However worthy their goals, these charitable enterprises also served as invaluable beards for our heroes’ more repellent activities. The independent-minded journalists and bloggers who dared break with the pack and take on Armstrong and Mortenson had to risk criticism that they were impeding cancer research and denying Muslim girls in the Third World an education. But charity does not balance the ledger on Paterno, Armstrong, and Mortenson’s corruption anymore than it mitigates the criminal insider-trading charges against Rajat Gupta, the former Goldman Sachs director and McKinsey head who tried (and failed) to avoid a prison sentence this fall by enlisting testimonials to his good works from Kofi Annan and Bill Gates. Livestrong and the Central Asia Institute can only benefit from the removal of their founders.
There are various motives for press complicity in some of these ill-fated heroic narratives, starting with hunger for access to newsmakers. (The dying Paterno granted his last interview to Sally Jenkins.) Some of us just can’t resist a great story, so much so that we forget to ask the Journalism 101 question of whether it might be too good to be true. Among Armstrong apologists, the most honest in confronting that impulse may be Andrew Corsello of GQ, who was struggling in the summer of 2010 over how to acknowledge and yet somehow bat away the persuasive doping accusations made by Armstrong’s former teammate (and fellow doper) Floyd Landis. Corsello’s moral parsing is hooey, but his spewing-out of his internal conflict is kind of fabulous as he tries both to protect a heroic narrative against his growing doubts and to rationalize his hero’s crime even while granting no such leeway to baseball dopers like Barry Bonds. Not content to praise Armstrong’s comeback-from-cancer story as the “greatest in the history of sports,” Corsello reaches for the cosmic: “Its measure of suffering and heart and improbability and internationality and redemption and most of all purity elevates it to the level of archetype and parable. It is aesthetically perfect … The story creates a relationship between him and the world that is qualitatively different from that of any baseball, football, or track god ever suspected of being a dope cheat. The story is shot through with magic—a magic we use to suspend our disbelief.”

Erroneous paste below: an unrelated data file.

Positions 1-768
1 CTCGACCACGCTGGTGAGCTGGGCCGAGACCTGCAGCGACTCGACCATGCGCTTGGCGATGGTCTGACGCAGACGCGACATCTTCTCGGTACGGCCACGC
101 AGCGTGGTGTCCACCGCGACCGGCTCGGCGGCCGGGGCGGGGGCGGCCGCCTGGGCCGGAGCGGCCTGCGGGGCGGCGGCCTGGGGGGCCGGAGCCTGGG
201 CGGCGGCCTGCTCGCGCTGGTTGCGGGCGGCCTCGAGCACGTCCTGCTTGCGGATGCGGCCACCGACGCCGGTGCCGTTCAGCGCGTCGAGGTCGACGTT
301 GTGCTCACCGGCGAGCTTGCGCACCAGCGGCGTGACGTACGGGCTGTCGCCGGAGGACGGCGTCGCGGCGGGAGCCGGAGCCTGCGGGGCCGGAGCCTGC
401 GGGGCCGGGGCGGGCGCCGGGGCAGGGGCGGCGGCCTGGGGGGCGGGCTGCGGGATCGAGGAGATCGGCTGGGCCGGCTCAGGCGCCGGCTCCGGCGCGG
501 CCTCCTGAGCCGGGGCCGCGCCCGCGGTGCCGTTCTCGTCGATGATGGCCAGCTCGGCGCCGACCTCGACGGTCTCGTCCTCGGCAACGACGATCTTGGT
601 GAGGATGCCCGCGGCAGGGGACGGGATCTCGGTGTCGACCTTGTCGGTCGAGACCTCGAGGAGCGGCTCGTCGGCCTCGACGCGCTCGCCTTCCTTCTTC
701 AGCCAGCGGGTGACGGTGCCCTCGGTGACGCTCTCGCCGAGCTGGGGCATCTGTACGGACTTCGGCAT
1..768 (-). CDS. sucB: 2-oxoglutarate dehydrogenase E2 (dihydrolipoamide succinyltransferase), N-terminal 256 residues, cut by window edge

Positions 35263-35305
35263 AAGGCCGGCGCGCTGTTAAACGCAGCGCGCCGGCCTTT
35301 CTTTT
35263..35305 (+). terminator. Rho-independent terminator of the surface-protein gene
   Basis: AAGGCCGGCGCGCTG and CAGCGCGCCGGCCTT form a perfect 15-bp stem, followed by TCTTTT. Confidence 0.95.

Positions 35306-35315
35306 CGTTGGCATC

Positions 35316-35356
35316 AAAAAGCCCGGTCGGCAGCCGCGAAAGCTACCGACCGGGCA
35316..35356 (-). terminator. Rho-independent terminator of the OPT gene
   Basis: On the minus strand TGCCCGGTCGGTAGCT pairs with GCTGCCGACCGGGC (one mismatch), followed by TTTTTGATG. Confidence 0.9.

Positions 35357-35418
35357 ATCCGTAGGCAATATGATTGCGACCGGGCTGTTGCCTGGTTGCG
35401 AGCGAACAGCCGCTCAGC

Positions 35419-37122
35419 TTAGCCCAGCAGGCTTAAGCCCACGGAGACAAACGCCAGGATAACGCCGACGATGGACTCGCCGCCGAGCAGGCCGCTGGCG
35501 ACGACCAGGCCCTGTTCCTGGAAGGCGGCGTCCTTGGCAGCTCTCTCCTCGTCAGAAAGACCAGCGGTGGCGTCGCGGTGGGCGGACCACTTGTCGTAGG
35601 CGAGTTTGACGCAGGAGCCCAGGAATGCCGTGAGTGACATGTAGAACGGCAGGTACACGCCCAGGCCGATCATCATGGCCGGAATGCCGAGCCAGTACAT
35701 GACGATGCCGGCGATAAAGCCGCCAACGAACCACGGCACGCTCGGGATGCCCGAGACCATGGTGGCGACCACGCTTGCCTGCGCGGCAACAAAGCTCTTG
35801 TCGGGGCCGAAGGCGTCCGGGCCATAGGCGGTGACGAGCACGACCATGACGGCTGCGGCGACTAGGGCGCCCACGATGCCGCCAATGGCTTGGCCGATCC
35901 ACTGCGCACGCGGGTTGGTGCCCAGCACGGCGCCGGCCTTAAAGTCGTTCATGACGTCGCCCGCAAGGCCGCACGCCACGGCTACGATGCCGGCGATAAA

*This article has been edited since publication to clarify the timing of Stewart Mandel’s Sports Illustrated post.